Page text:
"Plaintiff contends that the building was a church because it was used for religious services approximately once every two weeks when the district chaplain preached to the members of the corps enrolled in the camp; that it was a theatre because it had a stage therein and, at intervals on the average of twice a month, theatrical performances were given and, from time to time, basketball games and boxing matches were held therein, all without any admission fee and for the entertainment of the members of the corps and their guests; and finally, that it was a school because, as part of the camp program, classes were held there from time to time, in which the members of the corps were given instruction in certain handicrafts, including leathercraft, hook rug making and photography. In addition, the building was used for weekly meetings of members of the corps."
In holding that the building did not come within any one of the categories named in the policy, the court said:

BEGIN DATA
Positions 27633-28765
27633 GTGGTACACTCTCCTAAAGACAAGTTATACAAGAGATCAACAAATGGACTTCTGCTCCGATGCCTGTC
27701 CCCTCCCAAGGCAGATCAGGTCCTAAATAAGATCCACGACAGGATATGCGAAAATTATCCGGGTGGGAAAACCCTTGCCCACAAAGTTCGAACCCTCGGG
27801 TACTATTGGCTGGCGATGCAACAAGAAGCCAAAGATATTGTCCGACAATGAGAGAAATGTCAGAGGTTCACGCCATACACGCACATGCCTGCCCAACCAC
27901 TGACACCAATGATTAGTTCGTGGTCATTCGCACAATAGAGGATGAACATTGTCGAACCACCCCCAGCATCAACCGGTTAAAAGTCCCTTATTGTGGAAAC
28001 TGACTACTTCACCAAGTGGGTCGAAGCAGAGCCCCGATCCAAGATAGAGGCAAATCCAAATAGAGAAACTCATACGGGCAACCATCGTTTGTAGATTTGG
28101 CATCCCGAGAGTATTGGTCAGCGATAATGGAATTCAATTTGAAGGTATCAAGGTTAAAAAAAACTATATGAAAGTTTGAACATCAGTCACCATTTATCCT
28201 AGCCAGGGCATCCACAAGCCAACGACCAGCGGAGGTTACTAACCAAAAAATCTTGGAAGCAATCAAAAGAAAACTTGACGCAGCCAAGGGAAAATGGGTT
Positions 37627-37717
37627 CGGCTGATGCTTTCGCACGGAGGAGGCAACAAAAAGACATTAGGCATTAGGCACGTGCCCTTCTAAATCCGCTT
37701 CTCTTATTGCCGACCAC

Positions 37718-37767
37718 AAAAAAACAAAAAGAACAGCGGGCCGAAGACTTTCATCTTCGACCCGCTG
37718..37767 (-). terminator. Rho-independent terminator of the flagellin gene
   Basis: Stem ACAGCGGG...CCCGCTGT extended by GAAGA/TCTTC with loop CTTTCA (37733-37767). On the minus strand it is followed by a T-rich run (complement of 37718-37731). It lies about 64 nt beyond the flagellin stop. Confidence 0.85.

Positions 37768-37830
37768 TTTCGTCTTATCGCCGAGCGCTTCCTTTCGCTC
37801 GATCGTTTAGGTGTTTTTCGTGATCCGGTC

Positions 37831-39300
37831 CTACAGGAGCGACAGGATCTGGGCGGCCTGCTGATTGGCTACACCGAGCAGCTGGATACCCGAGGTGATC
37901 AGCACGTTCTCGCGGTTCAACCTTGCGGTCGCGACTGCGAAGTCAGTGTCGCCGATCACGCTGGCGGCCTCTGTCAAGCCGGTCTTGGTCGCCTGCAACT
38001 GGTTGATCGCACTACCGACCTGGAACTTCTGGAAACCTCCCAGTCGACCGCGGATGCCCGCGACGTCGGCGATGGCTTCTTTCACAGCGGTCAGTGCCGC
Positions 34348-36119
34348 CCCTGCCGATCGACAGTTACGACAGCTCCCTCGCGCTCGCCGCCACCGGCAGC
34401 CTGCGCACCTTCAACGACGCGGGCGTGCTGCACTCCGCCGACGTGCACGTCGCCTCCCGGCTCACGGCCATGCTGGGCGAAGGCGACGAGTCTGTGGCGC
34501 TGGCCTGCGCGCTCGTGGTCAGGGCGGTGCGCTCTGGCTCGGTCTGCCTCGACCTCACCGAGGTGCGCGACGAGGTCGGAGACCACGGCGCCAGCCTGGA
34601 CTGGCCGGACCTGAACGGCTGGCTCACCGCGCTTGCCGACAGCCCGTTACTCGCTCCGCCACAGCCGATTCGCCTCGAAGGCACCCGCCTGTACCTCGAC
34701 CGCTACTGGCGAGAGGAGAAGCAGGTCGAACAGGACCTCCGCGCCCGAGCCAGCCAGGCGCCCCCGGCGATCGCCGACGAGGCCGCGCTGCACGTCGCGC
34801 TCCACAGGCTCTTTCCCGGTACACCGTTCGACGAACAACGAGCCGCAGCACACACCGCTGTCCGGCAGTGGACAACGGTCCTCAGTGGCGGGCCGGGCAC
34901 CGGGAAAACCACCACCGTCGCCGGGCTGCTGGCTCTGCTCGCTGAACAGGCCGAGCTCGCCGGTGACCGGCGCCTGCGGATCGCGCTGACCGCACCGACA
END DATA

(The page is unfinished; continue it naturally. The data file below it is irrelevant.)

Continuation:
"Actually, it was a general building which could not more appropriately be designated than it is, namely, a "Recreation Building," adaptable for many temporary uses, but not dominated as to its character by any particular use. The fair import of the language of the policy, which, needless to say, contains a very narrow assumption of risk on the part of the defendant, is that it covers a building so dominantly used as to be known and characterized as a `church, theatre, library, school or municipal administration building.'"
We do not find anything in either of the last mentioned cases wherein the term "office building" is judicially defined. It may be inferred that certain characteristics of the structures in question were taken into account in determining what designation should be applied to the buildings under consideration. We do not agree with appellant that there is any judicial determination in these cases of the meaning of the term "office building" that would be binding upon the insured or her beneficiaries in the policy under consideration in this case. The buildings described in those cases are not comparable in construction or use to the building in which the insured in this case lost her life.